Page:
The Falcons, in return, have agreed to stay downtown on the GWCCA campus.

Authority member Bob Prather said if the parties agree on a new stadium, the state or the GWCCA would go to the bond market probably in 2013 or 2014 when officials hope they can raise $350 million to $400 million. Construction would begin shortly after the bonds are secured.

The Falcons would kick in the remainder of the funds, the Authority said.

Falcons owner Arthur Blank has hinted at his desire for a new stadium at least since 2008. Industry observers said the reason for this includes his desire for a better revenue-sharing agreement with the GWCCA, the ability to offer suites at a higher cost to shield the well-heeled from the elements and to snag a Super Bowl, which the NFL has been granting to new facilities.

It also would allow the Falcons to downsize the stadium, an industry trend. The idea is to offer fewer seats at a higher premium.

“My personal opinion, the Falcons are probably in a reasonable driver seat where they want to be,” said Bob Hope, president of public-relations firm Hope Beckham and a sports marketing guru.

Greg Beadles, chief financial officer for the Falcons, said an open-air stadium could open the door to a much talked about MLS soccer team in Atlanta, one of the city’s missing sports franchises.

“It’s good that it’s staying downtown,” Scott Condra, senior vice president of development for Jacoby Development, said of the Falcons stadium. “That’s very positive.”

Jacoby is vying with two other large firms to build a transit station near CNN Center on a site known as “the gulch.” The huge transit development would be just blocks from the new stadium.

“As we’ve gotten into this more, we’re more and more excited about the long-term potential” of the site, Condra said. “There’s a lot of potential in downtown.”

At $700 million, the new stadium being considered would cost far less than some recently constructed facility. Dallas Cowboys stadium in Arlington, Texas, cost $1.2 billion while New Meadowlands Stadium, home of the New York Giants and New York Jets, cost an estimated $1.6 billion.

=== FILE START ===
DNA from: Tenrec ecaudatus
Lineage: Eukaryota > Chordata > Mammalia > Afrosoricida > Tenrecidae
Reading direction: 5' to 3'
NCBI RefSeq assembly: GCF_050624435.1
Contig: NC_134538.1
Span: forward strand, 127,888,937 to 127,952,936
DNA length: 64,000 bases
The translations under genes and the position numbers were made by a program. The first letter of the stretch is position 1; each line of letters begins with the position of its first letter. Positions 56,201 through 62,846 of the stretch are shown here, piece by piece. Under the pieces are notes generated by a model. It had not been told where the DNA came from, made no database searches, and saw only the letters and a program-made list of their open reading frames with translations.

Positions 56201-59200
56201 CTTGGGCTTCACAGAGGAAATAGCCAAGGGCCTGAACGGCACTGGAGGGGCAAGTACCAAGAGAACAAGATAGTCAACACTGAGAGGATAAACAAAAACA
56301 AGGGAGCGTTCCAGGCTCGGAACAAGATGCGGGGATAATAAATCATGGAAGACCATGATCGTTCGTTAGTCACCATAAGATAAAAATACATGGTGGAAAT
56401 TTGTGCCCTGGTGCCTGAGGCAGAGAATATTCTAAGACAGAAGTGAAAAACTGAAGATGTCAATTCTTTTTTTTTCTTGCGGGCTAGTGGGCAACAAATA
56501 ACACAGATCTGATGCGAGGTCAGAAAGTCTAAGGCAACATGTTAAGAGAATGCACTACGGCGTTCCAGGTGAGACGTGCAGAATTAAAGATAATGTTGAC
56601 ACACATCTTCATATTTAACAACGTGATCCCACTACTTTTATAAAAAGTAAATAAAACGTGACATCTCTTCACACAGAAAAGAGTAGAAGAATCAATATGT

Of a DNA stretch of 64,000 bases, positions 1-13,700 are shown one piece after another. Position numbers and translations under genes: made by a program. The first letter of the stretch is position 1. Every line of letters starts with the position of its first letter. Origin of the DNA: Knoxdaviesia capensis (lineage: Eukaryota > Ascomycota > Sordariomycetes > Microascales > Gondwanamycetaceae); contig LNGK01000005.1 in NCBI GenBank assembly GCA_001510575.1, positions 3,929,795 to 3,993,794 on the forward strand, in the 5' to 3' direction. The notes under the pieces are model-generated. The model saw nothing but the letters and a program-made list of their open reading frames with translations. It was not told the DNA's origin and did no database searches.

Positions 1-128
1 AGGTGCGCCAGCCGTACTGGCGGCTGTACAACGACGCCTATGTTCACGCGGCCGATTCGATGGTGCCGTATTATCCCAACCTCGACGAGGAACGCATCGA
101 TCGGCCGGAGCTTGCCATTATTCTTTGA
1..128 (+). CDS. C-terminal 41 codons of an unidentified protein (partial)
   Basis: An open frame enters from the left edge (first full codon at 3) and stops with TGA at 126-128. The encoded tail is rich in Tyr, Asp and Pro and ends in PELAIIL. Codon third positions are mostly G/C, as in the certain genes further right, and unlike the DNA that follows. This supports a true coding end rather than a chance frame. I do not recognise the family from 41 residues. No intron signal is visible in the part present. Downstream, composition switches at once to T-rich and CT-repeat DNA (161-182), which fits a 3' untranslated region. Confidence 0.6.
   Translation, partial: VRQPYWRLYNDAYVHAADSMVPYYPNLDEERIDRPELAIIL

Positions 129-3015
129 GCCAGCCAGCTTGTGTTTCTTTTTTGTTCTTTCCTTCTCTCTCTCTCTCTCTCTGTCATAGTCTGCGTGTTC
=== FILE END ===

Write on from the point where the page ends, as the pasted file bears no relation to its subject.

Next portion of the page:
Not everyone sees Tuesday’s GWCCA developments as positive.

“Be very careful about assuming there will be this massive economic impact in the community,” said Rick Burton, professor of sport management at Syracuse University. The key question is whether spending on a stadium crowds out investment in other big projects, such as manufacturing plants or hospitals.

Billion-dollar stadiums are now de rigueur, Burton said. “That’s the price of keeping up with the Joneses, literally.”

Burton questioned whether the Georgia Dome would be useful if it is not used for football. “In a lot of cases, these things become white elephants,” he said of football stadiums without football. “The cost per square foot to rent it is through the roof, because you’ve lost your major tenant.”

Andrew Zimbalist, a professor of economics at Smith College, said stadiums tend not to promote economic development. Depending on the financing, they can be fiscal drains, he said. But there are many variables such as cost overruns, sales tax exemptions and maintenance obligations.

Contributing: D. Orlando Ledbetter